Simpson creates working pin-hole cameras as both sculpture and technical tool, using them to produce photographs that are a snapshot of time and subject – singular, unique and impossible to recreate.
Her work is firmly rooted in the making and the exploration of materials and processes. This is evident in the diversity of work she produces from the construction of what she terms Simpson’s Packing Crate Cameras to the engineering and calculations needed to use them. Exploiting the oldest form of photography, using a pinhole, developing large format negatives on an industrial scale using bath tubs and traditional chemicals.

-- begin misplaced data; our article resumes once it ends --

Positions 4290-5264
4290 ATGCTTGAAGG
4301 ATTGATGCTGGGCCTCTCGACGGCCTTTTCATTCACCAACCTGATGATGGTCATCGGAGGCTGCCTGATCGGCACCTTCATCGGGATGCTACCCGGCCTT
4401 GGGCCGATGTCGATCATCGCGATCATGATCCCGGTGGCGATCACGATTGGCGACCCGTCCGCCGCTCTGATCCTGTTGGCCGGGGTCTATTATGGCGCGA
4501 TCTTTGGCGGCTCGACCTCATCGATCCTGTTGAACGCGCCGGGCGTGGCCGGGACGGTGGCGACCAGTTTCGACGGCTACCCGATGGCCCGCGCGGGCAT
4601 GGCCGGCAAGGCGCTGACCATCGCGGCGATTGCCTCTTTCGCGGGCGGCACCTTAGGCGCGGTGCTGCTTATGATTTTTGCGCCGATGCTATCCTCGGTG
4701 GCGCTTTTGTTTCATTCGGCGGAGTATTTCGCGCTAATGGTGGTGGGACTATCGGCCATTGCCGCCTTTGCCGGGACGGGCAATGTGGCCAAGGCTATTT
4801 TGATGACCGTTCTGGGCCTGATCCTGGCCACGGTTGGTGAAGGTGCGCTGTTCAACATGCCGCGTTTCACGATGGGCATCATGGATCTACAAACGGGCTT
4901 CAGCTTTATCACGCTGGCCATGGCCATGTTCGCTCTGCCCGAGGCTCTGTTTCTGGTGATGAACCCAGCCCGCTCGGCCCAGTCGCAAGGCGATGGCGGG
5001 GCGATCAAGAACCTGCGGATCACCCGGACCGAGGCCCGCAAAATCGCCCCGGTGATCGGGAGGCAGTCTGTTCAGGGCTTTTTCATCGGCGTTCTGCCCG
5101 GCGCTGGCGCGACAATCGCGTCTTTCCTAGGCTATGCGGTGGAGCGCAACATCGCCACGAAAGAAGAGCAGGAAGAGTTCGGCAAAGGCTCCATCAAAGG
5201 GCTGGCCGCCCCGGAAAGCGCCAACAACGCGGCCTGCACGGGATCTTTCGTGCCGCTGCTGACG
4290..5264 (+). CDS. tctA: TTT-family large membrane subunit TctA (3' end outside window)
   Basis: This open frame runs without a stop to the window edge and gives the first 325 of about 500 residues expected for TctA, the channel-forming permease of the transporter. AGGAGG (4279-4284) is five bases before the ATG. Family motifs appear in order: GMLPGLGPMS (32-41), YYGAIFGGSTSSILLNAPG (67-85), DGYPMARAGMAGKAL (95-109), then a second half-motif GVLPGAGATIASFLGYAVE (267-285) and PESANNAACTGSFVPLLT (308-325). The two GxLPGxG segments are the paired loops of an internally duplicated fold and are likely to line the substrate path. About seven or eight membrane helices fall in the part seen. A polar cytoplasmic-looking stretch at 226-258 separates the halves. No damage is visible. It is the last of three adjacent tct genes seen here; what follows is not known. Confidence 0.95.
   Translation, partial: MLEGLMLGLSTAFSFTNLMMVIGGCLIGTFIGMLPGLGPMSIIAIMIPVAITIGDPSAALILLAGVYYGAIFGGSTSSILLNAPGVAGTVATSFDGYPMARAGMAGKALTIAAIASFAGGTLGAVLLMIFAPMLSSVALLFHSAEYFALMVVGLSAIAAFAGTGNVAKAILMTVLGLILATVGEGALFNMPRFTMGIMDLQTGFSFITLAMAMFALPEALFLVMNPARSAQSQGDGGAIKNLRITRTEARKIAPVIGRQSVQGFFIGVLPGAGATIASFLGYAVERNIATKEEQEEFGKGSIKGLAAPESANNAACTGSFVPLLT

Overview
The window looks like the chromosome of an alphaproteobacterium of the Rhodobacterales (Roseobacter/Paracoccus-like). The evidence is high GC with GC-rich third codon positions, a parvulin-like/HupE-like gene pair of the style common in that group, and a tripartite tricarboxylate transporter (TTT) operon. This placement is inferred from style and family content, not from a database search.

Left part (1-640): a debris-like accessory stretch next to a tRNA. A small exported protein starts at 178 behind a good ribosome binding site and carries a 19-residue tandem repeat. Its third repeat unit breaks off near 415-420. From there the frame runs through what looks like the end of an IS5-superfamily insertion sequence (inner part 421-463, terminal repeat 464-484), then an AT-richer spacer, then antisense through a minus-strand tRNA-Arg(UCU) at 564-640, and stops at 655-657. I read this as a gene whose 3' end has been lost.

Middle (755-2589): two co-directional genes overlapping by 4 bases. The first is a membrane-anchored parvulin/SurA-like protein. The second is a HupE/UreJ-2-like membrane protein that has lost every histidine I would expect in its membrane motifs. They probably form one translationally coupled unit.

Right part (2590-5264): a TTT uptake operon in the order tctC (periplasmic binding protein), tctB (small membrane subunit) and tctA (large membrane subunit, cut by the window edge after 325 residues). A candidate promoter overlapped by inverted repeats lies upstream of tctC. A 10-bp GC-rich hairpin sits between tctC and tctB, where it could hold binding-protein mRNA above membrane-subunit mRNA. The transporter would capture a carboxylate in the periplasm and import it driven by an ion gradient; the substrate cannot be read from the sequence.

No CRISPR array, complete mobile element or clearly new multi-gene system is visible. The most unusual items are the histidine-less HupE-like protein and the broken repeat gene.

Simpson embraces alternative photographic processes with her multi-exposure cameras to allow subjects and landscapes to merge and interact with each other, creating a choreography of visual imagery. Process is intrinsic to the work and each image is treated as if it is a scientific experiment, fastidiously logging exposure times, dates, time of day and weather conditions allowing her to refine her exposures for the next take. Initially inspired by an art packing crate, Simpson continues to develop her work and research her unique sculptural approach to photography in inventive new ways.